Childhood, baseball and the quest for an ageless milestone
We can't go back in time but we can still watch Cabrera chase his 3,000th hit
I’ve been right about a few things in my life.
I was right that Simple Minds’ “Don’t You Forget About Me” was going to take over the world and, not so long after that that Guns N’ Roses’ “Sweet Child O’ Mine” would take it over, too.
I was right, after watching 19-year-old and 14-seed Pete Sampras top 20-year-old and fourth-seed Andre Agassi at the 1990 U.S. Open men’s final in straight sets, that Sampras was on his way to being No. 1 in the world.
I was right, too, when, after watching him dominate the 2003 World Series, I decided then-Marlin Miguel Cabrera, a rookie, was headed to the Hall of Fame.
I know what you’re thinking.
Cabrera’s not in the Hall of Fame.
That’s true, but he will be as soon as he becomes eligible, five years after hanging up his spikes, and that’s why, Thursday afternoon, free time on my hands, I watched Cabrera come to the plate four times against the Yankees feeling many things.
The rush of anticipation.
Nostalgia for my youth.
Happiness, because almost 22,000 were at the ballpark on a getaway afternoon, there to see if Cabrera, who came to Detroit from Miami and has stayed there, now 15 seasons, could get his 3,000th hit.
Perhaps I omitted that detail for too long?
Alas, it didn’t happen.
Cabrera went 0 for 3 with two strikeouts and, horror, was intentionally walked to load the bases with two outs in the eight inning and first base open.
The next guy up, Austin Meadows, flared a single into short left-center field, knocking home a pair of insurance runs of what became a 3-0 Tiger victory, so three cheers for karma and a million boos for New York manager Aaron Boone taking history out of Cabrera’s hands.
I was into it.
Like going back in time.
Because sports — you know, SPORTS — used to hang on baseball milestones the same way it used to hang on a big fight, the last crazy thing Bob Knight did, or the next teenage tennis phenom, be it Tracy Austin, John McEnroe, Aaron Krickstein, Jennifer Capriati, or either Williams sister, back when all such things were deemed more interesting than what an awful basketball team might do about its Russell Westbrook problem.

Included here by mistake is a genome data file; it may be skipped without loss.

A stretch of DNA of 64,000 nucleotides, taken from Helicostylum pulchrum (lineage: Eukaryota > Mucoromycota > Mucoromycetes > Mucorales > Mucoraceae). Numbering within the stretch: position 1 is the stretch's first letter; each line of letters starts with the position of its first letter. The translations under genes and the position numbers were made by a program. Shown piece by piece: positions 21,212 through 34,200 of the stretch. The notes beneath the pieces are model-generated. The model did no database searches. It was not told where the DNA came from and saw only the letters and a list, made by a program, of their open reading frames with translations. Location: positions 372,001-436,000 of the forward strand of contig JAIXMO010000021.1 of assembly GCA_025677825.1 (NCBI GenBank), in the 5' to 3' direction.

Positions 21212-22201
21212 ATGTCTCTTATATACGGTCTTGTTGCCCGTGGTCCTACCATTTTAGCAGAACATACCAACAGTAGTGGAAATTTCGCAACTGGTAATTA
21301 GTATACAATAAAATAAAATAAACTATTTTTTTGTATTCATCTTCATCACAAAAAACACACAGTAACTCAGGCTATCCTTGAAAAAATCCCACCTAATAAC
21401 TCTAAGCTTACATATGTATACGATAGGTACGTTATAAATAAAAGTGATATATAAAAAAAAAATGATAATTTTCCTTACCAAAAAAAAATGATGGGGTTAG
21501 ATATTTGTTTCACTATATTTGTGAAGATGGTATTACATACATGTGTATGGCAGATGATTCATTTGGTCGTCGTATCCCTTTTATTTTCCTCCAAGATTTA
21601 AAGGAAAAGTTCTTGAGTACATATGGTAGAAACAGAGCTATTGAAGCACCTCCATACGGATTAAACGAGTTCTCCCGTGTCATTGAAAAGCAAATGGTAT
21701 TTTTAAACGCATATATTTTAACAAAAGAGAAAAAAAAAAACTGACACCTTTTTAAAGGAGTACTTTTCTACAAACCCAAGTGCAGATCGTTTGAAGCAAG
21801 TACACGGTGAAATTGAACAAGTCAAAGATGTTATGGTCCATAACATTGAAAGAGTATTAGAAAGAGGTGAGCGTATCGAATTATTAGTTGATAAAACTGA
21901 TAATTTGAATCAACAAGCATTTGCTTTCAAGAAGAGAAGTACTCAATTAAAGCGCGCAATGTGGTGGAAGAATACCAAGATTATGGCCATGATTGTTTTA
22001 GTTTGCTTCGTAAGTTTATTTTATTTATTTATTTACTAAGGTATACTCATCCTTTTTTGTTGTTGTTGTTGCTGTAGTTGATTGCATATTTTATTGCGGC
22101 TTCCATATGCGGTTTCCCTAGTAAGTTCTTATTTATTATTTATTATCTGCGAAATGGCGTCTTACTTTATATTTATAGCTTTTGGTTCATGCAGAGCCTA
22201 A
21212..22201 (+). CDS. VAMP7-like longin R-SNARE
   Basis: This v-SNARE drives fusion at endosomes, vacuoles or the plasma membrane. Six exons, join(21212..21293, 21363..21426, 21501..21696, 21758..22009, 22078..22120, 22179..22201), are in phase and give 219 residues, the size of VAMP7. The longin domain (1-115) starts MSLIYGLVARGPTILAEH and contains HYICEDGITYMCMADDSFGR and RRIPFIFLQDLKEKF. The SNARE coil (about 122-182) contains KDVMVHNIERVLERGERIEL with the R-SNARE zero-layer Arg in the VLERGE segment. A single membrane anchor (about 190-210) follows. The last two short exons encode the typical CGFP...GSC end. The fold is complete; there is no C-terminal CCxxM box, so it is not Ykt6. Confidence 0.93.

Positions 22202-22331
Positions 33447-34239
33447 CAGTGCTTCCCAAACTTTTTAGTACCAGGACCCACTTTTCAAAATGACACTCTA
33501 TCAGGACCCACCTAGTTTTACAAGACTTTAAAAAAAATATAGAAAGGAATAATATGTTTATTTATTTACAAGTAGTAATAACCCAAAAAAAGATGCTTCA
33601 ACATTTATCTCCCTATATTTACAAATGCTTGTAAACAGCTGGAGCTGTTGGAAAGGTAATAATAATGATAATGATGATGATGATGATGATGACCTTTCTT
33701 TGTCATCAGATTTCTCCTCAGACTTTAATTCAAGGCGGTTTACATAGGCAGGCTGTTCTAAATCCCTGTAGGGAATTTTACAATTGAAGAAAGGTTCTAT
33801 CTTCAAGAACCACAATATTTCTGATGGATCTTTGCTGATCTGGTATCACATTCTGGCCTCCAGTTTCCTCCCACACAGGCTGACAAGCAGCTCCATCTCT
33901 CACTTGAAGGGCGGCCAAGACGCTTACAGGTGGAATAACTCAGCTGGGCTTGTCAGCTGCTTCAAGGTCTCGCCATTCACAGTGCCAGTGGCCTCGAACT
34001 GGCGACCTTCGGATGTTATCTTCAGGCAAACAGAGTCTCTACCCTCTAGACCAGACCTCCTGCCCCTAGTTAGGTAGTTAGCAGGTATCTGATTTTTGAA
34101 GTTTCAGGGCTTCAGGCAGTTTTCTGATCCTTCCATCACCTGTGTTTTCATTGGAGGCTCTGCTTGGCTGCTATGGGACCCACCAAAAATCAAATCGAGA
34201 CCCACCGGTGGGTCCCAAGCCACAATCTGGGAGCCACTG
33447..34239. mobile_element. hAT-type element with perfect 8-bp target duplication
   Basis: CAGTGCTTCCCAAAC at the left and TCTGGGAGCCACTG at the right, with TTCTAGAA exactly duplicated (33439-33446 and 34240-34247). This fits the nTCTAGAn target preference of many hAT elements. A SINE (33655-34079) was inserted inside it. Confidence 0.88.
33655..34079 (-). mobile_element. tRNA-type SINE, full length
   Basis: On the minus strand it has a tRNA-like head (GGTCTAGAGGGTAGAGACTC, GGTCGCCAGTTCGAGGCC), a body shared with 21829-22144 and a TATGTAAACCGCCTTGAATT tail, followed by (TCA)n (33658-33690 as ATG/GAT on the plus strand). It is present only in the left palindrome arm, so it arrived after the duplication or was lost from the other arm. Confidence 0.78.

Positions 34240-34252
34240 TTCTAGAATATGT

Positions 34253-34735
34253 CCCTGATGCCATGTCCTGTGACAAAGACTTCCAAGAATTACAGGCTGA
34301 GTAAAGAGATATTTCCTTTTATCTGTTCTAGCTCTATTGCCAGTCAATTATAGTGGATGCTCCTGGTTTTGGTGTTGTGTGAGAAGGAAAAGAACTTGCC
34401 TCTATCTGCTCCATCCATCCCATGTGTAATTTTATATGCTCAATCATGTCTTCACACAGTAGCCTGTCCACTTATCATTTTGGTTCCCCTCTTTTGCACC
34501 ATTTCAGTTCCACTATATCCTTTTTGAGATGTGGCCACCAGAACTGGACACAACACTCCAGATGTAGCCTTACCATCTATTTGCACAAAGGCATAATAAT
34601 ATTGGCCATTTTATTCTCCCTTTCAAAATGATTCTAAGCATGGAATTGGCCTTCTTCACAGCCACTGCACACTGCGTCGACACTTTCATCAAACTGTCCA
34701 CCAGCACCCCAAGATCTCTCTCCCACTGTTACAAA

It — SPORTS — would hang on 3,000 hits.
It would hang on 500 home runs, which Cabrera achieved last August.
It would hang on the pursuit of .400, chased legitimately in my childhood by Rod Carew (.388 in ’77), a magician, and George Brett (.390 in ’80), and in my adulthood by Tony Gwynn, though I’m pretty sure his 475 plate appearances fell short of the threshold to make it count when he hit .394 in ’94.
It would hang on no-hitters and perfect games.
These things would lead SportsCenter.
They might lead SportsCenter night after night after night.
They don’t any more.
That they don’t are victories for the NBA, NFL and ESPN and losses for everybody else, because the sports conversation in this country, never narrower than now, used to be fairly eclectic.
So I watched Miggy’s at bats.
Had the sound on loud enough to hear the game when I left the room, remembered how much baseball meant to me growing up and how it still means more to me than the rest; even if I’d rather watch the rink and check on the diamond than the other way around. Come to think of it, I was like that as a kid, too … unless the Braves were playing.
Today is Friday.
You’re probably busy.
I am, too, covering soccer for my old newspaper. Should Miggy get 3,000 against the Rockies this evening, I’m doubtful to see it live.
But if you’re not busy, T-Mobile customers get the MLB package for free, no-cost streams are available if you know where to look and MLB Network is bound to cut in when Cabrera comes to the plate.
If he gets it, I’ll be sad to have missed it live.
But I’ll still have Thursday afternoon and it was pretty great.
If you enjoy this kind of writing, let me know and subscribe for no cost and not miss a post.